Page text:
As the world becomes increasingly interconnected through the Internet and other technologies, it seems there is no place safe from the crosshairs of cybercriminals. In recent years, users and businesses have seen hackers breach all kinds of targets, including individual desktops, mobile devices, POS systems and the corporate network at large. Recently, however, it appears that black hats have widened the scope of their attacks to include not only traditional vectors, but social media as well.
When looking at it from a hacker’s point of view, it’s easy to understand why social networks would be the next sensible target. Oftentimes, cybercriminals go where they have access to the largest pool of victims. With social media websites like Facebook, Twitter, LinkedIn and others steadily increasing their user numbers, it’s not difficult to imagine hackers utilizing these platforms to the advantage of their malicious activities.
But how exactly are cybercriminals leveraging social media for their attacks? Let’s examine this rising trend as well as how users can protect themselves.
Social media: Gateway to waterhole attacks
In recent years, attackers have used websites frequented by one or more members of a target group to infect these individuals and their devices with malware. For example, if a black hat is looking to go after a particular business and notices through observing network activities that a number of employees often use an informational website related to that industry, the hacker could place malware on the site – or create a legitimate-looking fake page – to lure staff members into infecting the network.
Kaspersky Lab director of global B2B marketing Mark Bermingham recently told PCWorld that this year, there will be an increase in waterhole attacks stemming from social media usage.
“Security measures can’t overcome stolen credentials and click-throughs to dubious links,” Bermingham pointed out.
In addition. security researchers at Proofpoint estimated that in 2015, there will be a 400 percent increase in malicious social media content.
Facebook Trojan attack
The presence of a Trojan attacking users through Facebook appears to support experts’ predictions for increased social media attacks. In early February 2015, security researchers discovered a pornography-based Trojan infecting users on the popular social media site, IT Pro reported.
The attack lures users into infection by promising racy content through a link. Once clicked, victims are able to view a preview of the pornographic content, but the video stops at the halfway point and asks users to download an updated Flash player to continue. The player is actually a malicious fraud, infecting victims and enabling hackers to control keyboard and mouse activities. Once the malware is installed, it posts the malicious link to the victim’s Facebook page and tags the user’s friends, thereby infecting all others that click on it. The malware is also able to send private messages to victims’ friends, spreading the infection even further.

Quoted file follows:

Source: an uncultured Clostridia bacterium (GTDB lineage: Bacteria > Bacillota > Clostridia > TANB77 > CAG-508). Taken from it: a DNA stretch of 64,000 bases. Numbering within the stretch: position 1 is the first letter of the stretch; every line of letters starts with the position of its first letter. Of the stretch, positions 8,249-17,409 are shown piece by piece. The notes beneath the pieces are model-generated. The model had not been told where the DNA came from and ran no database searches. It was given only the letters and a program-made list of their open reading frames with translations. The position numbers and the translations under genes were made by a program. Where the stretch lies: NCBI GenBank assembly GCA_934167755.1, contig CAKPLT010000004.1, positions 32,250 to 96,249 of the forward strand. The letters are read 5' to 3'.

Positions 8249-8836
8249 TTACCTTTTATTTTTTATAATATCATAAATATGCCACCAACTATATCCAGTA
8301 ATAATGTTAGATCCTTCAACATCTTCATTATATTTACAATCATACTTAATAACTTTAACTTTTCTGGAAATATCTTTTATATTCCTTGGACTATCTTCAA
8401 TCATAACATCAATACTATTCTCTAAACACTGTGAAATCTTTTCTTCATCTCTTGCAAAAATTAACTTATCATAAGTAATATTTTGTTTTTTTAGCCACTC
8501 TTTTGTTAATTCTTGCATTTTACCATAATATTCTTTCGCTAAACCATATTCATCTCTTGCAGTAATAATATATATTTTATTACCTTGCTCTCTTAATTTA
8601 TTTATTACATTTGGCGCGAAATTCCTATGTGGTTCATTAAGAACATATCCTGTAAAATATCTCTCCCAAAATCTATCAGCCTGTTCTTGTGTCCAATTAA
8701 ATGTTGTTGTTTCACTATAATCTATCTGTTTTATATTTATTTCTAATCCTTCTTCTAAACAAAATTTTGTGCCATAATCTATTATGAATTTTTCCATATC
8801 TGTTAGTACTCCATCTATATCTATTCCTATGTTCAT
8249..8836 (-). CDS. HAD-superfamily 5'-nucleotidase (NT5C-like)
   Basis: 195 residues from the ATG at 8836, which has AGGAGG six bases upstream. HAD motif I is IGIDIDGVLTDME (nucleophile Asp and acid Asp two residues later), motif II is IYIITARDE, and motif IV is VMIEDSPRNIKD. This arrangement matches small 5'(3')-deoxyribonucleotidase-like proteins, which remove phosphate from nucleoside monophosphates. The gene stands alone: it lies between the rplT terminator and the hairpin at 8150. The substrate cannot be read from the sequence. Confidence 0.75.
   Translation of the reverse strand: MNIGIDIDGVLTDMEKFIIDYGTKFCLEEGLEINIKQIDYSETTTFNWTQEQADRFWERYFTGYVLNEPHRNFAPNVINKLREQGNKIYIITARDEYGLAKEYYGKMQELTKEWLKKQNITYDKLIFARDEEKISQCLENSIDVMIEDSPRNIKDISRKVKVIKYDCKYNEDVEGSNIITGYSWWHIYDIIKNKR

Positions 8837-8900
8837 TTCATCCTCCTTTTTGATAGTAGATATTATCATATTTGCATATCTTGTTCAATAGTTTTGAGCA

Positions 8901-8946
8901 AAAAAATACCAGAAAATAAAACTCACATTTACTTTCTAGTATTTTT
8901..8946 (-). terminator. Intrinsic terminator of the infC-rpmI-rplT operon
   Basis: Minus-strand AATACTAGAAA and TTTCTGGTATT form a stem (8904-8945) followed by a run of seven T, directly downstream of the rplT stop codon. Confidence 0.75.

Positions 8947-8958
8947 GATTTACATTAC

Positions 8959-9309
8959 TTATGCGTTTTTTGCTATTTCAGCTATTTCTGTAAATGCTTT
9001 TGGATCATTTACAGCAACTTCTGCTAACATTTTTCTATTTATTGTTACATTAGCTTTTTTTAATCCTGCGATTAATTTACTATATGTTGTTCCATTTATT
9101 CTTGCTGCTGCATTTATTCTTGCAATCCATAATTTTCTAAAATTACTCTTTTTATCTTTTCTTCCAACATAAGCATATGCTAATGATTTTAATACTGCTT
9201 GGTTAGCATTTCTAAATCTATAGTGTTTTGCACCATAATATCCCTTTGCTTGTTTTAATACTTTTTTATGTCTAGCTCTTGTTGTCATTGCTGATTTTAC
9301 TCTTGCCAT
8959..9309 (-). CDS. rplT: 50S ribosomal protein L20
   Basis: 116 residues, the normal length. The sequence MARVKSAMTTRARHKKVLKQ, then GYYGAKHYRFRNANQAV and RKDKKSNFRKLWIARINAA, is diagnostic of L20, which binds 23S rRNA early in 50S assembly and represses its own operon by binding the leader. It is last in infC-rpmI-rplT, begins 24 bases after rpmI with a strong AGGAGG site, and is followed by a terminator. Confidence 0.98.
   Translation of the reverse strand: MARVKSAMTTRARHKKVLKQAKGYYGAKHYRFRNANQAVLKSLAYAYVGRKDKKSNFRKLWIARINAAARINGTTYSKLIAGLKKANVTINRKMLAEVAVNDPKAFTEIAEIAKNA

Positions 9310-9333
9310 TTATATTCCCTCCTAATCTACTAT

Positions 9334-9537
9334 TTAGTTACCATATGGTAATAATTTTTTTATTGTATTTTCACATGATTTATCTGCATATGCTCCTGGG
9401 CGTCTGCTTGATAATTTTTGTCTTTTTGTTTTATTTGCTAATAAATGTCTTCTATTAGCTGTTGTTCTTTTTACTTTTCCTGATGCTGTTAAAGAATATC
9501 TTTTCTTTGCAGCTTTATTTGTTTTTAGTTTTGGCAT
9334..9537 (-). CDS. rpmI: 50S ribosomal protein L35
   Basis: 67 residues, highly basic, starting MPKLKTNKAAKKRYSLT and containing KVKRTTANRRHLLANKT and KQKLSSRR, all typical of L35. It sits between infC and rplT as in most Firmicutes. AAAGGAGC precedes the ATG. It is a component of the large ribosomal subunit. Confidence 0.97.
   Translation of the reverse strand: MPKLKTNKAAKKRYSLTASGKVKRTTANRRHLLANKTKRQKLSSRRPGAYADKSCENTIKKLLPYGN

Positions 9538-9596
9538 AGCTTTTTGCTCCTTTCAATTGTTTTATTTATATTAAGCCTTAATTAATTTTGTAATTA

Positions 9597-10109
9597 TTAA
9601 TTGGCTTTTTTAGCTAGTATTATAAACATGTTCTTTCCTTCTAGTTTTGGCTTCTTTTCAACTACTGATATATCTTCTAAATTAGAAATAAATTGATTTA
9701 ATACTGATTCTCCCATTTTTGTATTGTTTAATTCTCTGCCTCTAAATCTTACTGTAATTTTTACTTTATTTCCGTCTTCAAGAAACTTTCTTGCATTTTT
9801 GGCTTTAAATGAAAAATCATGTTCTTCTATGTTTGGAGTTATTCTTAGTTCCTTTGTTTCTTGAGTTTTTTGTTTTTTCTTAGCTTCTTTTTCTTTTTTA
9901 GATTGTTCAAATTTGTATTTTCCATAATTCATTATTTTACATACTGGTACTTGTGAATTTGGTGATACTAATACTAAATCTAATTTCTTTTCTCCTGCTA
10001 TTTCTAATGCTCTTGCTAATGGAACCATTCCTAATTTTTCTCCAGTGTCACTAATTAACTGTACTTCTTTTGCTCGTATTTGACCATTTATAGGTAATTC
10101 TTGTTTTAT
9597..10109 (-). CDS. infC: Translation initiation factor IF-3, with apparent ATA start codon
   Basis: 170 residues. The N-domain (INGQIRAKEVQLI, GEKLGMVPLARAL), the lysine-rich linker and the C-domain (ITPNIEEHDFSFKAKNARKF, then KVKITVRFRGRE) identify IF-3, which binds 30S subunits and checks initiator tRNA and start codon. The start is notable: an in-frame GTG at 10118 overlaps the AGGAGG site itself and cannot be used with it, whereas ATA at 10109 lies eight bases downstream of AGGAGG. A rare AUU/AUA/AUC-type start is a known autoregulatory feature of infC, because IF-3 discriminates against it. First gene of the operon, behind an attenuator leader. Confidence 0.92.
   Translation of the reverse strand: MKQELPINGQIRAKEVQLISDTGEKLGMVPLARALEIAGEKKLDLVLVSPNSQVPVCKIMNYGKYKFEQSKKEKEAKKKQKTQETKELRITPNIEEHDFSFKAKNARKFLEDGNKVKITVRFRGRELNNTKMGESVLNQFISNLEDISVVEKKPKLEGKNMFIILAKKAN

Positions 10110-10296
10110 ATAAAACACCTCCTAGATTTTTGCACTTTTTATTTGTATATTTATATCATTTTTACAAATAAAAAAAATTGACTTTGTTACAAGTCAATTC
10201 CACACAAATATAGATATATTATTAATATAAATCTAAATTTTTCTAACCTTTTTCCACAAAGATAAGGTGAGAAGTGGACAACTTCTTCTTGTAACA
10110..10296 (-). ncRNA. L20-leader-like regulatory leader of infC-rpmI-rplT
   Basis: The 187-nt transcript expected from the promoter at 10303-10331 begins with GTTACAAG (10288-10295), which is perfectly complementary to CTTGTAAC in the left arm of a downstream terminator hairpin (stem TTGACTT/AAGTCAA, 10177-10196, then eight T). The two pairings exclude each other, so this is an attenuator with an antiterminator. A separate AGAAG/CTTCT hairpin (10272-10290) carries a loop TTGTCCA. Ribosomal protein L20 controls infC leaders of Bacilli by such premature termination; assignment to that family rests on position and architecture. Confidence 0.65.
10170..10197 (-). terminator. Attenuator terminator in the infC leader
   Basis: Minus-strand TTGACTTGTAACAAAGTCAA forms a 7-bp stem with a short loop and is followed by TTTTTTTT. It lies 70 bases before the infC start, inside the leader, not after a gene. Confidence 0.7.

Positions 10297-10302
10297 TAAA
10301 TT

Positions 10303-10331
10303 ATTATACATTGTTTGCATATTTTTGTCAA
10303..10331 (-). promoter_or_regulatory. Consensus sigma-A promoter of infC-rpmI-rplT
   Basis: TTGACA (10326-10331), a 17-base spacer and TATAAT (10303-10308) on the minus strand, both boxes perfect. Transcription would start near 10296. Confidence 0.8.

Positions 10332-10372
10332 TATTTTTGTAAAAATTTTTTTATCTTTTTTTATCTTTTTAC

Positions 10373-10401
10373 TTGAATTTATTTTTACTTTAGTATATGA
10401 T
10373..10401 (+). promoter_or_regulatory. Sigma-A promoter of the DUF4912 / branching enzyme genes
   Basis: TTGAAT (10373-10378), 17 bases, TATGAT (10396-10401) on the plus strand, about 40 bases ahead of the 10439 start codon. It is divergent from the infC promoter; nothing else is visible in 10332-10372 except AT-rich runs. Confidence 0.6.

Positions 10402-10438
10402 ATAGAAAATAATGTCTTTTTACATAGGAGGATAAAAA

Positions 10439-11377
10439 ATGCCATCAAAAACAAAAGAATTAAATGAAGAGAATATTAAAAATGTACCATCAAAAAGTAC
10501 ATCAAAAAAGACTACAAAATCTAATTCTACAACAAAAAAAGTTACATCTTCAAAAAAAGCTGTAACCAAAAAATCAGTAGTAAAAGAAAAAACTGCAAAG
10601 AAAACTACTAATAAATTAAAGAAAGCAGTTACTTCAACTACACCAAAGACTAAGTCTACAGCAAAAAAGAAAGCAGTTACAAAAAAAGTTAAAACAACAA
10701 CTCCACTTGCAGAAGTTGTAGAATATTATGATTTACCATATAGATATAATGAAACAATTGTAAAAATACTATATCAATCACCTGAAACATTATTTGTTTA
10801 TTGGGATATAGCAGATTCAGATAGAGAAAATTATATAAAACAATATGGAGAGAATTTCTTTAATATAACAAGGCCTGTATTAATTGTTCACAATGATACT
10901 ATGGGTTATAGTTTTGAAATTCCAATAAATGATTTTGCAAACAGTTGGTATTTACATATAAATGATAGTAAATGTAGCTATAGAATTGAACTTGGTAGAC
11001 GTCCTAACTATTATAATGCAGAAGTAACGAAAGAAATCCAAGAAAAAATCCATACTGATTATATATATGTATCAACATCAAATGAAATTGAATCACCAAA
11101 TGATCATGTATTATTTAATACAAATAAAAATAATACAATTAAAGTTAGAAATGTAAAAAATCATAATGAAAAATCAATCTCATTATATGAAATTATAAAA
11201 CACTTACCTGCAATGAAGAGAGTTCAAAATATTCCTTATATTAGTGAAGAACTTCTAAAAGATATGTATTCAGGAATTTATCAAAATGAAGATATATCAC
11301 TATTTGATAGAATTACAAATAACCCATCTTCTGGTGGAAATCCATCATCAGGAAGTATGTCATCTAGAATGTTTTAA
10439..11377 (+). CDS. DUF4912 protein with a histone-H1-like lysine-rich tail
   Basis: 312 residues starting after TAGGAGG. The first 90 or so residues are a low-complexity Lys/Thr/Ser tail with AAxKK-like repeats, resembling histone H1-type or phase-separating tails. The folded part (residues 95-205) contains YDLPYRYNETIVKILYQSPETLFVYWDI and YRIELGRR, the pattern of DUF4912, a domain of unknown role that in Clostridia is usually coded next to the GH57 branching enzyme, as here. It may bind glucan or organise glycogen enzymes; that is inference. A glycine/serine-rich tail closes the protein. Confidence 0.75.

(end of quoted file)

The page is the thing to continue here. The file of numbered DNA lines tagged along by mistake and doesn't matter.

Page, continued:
As of early February, the attack had infected an estimated 110,000 Facebook users’ machines over a two-day period. After the discovery, a Facebook spokesperson released a statement noting that the website was utilizing several automated technologies to pinpoint and mitigate the damages of such infectious links.
“In this case, we’re aware of these malware varieties, which are typically hosted as browser extensions and distributed using links on social media sites,” noted the Facebook spokesperson. “We are blocking links to these scams, offering cleanup options and pursuing additional measures to ensure that people continue to have a safe experience on Facebook.”
Rebels lure enemies with malware honeypot sites
The Facebook Trojan isn’t the first time risque content was used to lure victims into malware infection. Ars Technica reported that this technique has been utilized by Syrian rebels as recently as February 2015 to steal sensitive information from rebel soldiers.
In the attacks, hackers leverage fraudulent social media and Skype accounts, appearing to belong to female supporters of Syrian rebel groups. These are used to trick rebel soldiers into downloading malware that captures a range of personal information from desktops and Android devices.
“The attacker asked for a photo of the target and then sent a picture of her own – a picture that the victim was too busy mooning over to realize it came with malware,” noted Ars Technica contributor Sean Gallagher.
Security researchers discovered that using this approach, hackers were able to gain access to personal details about their targets, as well as battle plans and other military intelligence belonging to Syrian government troops.
Protection comes down to awareness and diligence
Social media attacks can be much harder to protect against, as they are oftentimes very well disguised. For this reason, users must put in their due diligence and be sure that they understand the risks.
“Greater awareness and vigilance are the best defenses,” noted PCWorld contributor Tony Bradley.
Keeping up on the latest social media-based attacks and being wary of any suspicious links, message attachments and posts can help users prevent becoming a victim of these kinds of infections.